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CORRECT: Ethical investing on human rights grounds 'too hard

Published: Thu 1 Aug 2019 08:47 PM
CORRECT: Ethical investing on human rights grounds 'too hard'
(Corrects sixth paragraph of story issued July 29 to fix size of Simplicity’s non-KiwiSaver growth fund, the percentage allocated to Vanguard’s ethically conscious share fund, and add Simplicity’s exposure to Barrick.)
By Victoria Young
Aug.1 (BusinessDesk) - Simplicity founder Sam Stubbs says New Zealand managers only have so much control over international investments and that it's "too hard" to make exclusions on human rights grounds.
The non-profit KiwiSaver provider relies on Vanguard Investments to screen international equities to exclude fossil fuels, alcohol, tobacco, gambling and casinos, civilian firearms, adult entertainment, military weapons and nuclear weapons.
However, like many passive investors, the Vanguard fund is invested in Barrick Gold, the world's biggest gold miner and ultimate owner of the controversial North Mara mine in Tanzania, where dozens of people have been killed in skirmishes with security since it opened in 2002.
Stubbs says that human rights matter but they are not an exclusionary point for Simplicity.
There are “a whole bunch of companies which have employment policies which could be seen as a human rights issue and it's too hard to draw the line on that,” he told BusinessDesk.
About 48 percent of Simplicity's KiwiSaver growth fund with $509.8 million under management and the same proportion of its non-KiwiSaver growth fund with $132 million of assets are invested in Vanguard’s ethically conscious share fund. About 0.084 percent of the Vanguard fund is invested in Barrick, giving Simplicity’s two growth funds a combined exposure of about $280,000. The firm’s conservative and balanced funds are also exposed to a lesser degree.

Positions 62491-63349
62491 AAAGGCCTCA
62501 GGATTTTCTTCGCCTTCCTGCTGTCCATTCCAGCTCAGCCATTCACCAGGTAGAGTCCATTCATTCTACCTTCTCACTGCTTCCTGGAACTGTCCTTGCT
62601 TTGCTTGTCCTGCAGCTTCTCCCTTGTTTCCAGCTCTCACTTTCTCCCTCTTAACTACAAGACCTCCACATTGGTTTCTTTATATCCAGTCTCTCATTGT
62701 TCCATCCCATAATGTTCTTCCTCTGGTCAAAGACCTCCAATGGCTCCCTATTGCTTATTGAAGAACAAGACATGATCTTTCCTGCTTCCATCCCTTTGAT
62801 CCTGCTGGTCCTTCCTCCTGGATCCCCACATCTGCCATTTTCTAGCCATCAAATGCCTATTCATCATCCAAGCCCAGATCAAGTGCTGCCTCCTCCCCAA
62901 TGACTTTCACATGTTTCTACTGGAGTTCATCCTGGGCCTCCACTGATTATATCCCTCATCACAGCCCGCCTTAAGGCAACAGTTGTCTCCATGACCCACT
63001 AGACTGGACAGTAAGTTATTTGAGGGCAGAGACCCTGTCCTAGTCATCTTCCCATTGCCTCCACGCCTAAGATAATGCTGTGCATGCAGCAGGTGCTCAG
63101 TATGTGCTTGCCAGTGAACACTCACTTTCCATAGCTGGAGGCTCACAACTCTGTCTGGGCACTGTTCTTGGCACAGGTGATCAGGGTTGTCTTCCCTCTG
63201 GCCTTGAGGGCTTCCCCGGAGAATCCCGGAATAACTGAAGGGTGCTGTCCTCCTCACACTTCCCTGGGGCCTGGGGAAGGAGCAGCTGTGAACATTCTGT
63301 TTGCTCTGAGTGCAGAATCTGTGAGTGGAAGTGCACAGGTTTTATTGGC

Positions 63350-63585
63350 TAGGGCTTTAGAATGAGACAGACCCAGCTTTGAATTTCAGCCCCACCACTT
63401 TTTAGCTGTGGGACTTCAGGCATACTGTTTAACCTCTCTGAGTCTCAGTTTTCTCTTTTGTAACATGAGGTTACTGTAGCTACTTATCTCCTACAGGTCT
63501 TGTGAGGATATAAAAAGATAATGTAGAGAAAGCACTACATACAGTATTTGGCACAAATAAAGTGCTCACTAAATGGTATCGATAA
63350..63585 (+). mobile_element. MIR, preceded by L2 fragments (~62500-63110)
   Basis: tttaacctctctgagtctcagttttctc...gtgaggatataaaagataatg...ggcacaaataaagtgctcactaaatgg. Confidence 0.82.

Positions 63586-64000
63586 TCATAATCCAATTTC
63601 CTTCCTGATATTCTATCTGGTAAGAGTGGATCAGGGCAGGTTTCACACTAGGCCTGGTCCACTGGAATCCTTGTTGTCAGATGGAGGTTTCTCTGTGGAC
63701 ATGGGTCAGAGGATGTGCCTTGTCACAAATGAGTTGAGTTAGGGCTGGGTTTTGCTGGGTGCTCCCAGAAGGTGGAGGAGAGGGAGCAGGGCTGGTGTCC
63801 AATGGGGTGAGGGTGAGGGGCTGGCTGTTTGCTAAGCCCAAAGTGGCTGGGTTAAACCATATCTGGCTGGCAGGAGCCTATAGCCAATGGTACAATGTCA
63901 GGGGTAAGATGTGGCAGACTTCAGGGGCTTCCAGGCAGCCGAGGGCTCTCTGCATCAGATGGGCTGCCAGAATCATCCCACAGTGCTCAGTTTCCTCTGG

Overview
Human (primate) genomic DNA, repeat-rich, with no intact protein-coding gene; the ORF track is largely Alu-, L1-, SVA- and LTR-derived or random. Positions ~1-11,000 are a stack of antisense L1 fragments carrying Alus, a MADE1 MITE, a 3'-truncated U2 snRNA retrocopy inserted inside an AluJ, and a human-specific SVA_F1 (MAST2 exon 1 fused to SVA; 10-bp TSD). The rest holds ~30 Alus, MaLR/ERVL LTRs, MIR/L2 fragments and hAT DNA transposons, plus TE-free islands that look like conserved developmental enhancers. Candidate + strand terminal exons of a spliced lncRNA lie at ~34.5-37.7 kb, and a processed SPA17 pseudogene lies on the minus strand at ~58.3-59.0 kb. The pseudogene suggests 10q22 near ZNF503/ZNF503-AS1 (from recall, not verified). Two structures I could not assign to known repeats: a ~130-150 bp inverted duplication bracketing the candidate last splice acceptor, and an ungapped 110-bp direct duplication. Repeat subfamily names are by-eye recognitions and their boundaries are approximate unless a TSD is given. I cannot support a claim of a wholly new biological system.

Vanguard’s fund, in turn, tracks a FTSE-developed index which the investment management company said it had no control over.
A Vanguard spokeswoman said no single fund can meet diverse needs and that its ethical index fund reflected some of the most commonly valued sector exclusions.
Barrick was ruled out by the New Zealand Superannuation Fund back in 2013 on human rights grounds. It sold some $1.82 million of shares in the mining firm.
The mine's chequered history returned to the spotlight last month when an investigation by the Freedom Voices Network's Forbidden Stories collective found low level violence persists at the site, despite efforts to improve its systems, and environmental contamination remains an issue.
And earlier this month, the Tanzanian National Environment Management Council ordered the mine to stop using a tailings storage facility, saying the operator failed to contain and prevent seepage.
The North Mara mine is currently operated by London-listed Acacia Mining, although Barrick is in the process of buying the 36 percent of Acacia it doesn't already own.
Simplicity's Stubbs said he had not done much research into Barrick Gold, adding that his firm did not have the capacity to research every single holding that it had into different companies.
“We don’t have the resources internally to research it and nor do we benchmark against what NZ Super Fund sees as good or bad,” he added.
“It isn’t perfect in the eyes of everybody, there is always something.”
While approaches may differ, the level of responsible investment in New Zealand has increased as the market matures.
In calendar 2018 investment levels nudged up 2.5 percent to $188 billion, according to a July report from the Responsible Investment Association of Australasia.
The increase compares with a gain of 39.7 percent in 2017 at $183.4 billion, and an even bigger 66.2 percent boost the year before to $131.3 billion, the association's review of 46 New Zealand financial institutions found.
(BusinessDesk)
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